Industry Updates

Bitcoin and gold hit all-time highs as ETP flows diverge

Bitcoin's value is driven by investor sentiment, gold's is not

Lauren Gibbons

a stack of gold bars

Bitcoin and gold – two regularly associated assets classes – both reached all-time this week but there is only one winner for exchange-traded product (ETP) investors.

The digital asset hit an all-time high of $69,325 on Tuesday, eclipsing its previous record set in November 2021.

Meanwhile, gold reached $2,142 an ounce, topping previous highs set three months prior. The $13.3bn iShares Physical Gold ETC (SGLN) and the $14.3bn Invesco Physical Gold ETC (SGLP) are up 2.9% and 2.8% this year, respectively.

However, this has been eclipsed by gains made by bitcoin ETPs, with the $762m 21Shares Bitcoin ETP (ABTC) up 54.9% in 2024, as at 5 March.

Bitcoin’s comeback is driven by a combination of the approvals of spot bitcoin ETFs in the US, an easing of interest rate hikes from the Fed and a reduction in the token’s supply.

BlackRock’s US-listed physical bitcoin ETF hit $10bn assets under management (AUM) on 1 March, the fastest ETF to ever hit the milestone.

Demand for the bitcoin ETFs is also likely to be driving the crypto’s price, with inflows outstripping new coin supply.

Conversely, gold’s rally has been underpinned by expectations of the Federal Reserve lowering interest rates, coupled with heightening geopolitical tensions and the increasing risk of a pullback from equity markets.

Gold ETPs have experienced lacklustre flows. In the US, gold ETFs were net sellers in 2023 despite ongoing demand from central banks.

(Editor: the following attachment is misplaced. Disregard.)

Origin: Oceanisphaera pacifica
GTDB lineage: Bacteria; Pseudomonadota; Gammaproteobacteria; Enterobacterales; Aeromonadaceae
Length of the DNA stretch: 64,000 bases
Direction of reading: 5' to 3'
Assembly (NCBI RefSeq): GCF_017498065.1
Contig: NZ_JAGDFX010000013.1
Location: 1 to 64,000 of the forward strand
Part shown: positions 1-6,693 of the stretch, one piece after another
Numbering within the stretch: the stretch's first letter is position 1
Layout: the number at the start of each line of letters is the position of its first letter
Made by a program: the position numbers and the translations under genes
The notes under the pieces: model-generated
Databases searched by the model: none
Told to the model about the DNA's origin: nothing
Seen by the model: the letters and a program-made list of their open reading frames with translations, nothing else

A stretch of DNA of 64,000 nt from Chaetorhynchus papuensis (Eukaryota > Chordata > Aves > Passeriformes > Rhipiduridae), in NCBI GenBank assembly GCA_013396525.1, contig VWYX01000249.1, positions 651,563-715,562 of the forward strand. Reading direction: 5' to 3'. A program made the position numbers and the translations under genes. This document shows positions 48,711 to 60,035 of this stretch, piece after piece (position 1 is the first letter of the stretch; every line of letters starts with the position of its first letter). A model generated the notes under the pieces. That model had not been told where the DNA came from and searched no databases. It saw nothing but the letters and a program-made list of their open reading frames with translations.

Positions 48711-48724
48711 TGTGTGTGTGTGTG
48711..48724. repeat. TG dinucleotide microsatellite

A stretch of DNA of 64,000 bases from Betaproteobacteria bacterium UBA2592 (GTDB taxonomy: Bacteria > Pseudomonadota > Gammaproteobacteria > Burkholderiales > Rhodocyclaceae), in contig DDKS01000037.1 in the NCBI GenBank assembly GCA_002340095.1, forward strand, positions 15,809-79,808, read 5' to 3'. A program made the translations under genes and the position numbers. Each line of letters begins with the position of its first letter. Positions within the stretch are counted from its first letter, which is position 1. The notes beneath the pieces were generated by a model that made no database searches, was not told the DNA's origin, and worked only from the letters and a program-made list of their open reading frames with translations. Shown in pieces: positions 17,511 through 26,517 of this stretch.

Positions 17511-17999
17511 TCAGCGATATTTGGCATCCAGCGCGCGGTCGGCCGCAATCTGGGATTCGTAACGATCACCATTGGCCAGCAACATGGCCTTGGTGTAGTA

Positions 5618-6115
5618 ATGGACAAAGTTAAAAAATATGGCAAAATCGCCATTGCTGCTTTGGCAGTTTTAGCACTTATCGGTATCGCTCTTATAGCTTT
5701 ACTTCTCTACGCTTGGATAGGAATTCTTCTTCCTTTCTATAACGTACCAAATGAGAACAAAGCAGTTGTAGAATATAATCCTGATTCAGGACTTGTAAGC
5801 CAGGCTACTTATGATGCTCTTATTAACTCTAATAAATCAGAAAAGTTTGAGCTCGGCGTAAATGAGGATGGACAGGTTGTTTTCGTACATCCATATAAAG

Since bitcoin’s inception, the cryptocurrency has long been compared with gold – with crypto enthusiasts coining the term ‘digital gold’ – both touted for their stores as value and hedges against inflation.

However, gold’s rising price and bitcoin’s value are not necessarily bumped up for the same reasons, despite their similar traits.

Gold’s rising price is more tightly tied to central banks, which hold it as a reserve asset. Alongside this, gold also sees demand from jewellery, electronics and use in certain electronic and medical device manufacturing.

A small 20% of demand for gold comes from investors, which is why outflows seen from gold ETFs are little representation of the asset's strength in value.

For example, holdings of the SPDR Gold Shares (GLD), the world's largest ETF, dropped by 0.3% on Monday, plunging its total holdings to their lowest level since July 2019, according to data from Bloomberg.

Meanwhile, bitcoin’s value is more tightly in line with the performance of bitcoin ETFs, as its main drivers are investment and speculation rather than other sources.

With bitcoin's value more largely attributed to investor sentiment, demand remains more tenuous than gold, which has more diversified sources of demand.

Furthermore, bitcoin’s comparison to gold as a store of value lies on shaky ground given gold's 5000-year history versus 15 years for bitcoin.

The digital currency’s handsome inflows versus gold’s outflows could be theorised as investors swapping out their gold ETFs for bitcoin ETFs.

However, given the two assets' divergence of characteristics, there is little chance that there has been a mass exodus from gold in exchange for bitcoin products.

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